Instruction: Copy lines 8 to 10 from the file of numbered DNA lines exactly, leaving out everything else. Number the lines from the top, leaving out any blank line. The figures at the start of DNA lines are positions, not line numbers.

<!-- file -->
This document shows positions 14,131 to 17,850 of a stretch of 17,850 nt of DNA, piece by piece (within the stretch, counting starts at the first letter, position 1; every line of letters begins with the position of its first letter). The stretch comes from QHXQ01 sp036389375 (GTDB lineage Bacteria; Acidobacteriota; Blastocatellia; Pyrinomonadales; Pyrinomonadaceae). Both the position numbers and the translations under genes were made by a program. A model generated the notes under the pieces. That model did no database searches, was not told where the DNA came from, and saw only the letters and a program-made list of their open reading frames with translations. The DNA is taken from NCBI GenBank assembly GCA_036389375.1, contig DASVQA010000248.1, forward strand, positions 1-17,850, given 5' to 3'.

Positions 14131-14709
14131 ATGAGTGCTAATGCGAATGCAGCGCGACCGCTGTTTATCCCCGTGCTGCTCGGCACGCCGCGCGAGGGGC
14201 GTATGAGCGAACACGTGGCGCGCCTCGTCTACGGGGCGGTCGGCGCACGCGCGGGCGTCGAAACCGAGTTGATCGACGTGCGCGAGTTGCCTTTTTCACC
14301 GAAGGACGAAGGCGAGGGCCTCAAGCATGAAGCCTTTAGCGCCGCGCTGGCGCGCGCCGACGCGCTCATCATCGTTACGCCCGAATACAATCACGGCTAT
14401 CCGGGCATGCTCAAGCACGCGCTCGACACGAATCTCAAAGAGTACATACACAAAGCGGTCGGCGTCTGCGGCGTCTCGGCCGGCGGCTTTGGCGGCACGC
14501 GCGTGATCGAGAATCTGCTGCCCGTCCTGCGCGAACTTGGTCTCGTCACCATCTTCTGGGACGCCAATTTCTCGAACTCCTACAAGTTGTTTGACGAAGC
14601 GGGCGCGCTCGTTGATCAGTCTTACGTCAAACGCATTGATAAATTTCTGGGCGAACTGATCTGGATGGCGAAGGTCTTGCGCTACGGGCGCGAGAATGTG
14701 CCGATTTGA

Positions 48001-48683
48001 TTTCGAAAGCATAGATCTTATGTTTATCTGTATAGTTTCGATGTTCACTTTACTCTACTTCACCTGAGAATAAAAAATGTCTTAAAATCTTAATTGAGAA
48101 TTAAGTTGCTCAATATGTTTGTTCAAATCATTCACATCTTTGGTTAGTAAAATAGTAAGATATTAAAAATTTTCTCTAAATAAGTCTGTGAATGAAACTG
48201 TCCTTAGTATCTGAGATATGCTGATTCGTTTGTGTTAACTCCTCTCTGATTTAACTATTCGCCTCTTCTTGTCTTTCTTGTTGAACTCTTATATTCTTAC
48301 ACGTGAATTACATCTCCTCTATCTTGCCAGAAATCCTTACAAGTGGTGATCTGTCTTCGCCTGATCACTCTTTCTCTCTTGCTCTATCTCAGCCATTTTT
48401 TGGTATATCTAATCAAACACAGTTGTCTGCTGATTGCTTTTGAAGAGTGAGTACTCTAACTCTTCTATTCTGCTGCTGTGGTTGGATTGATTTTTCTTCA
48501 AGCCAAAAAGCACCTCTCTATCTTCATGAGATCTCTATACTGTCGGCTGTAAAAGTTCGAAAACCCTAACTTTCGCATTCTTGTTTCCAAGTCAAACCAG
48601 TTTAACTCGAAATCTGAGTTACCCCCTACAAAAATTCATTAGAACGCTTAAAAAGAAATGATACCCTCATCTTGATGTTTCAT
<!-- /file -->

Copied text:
14601 GGGCGCGCTCGTTGATCAGTCTTACGTCAAACGCATTGATAAATTTCTGGGCGAACTGATCTGGATGGCGAAGGTCTTGCGCTACGGGCGCGAGAATGTG
14701 CCGATTTGA

Positions 48001-48683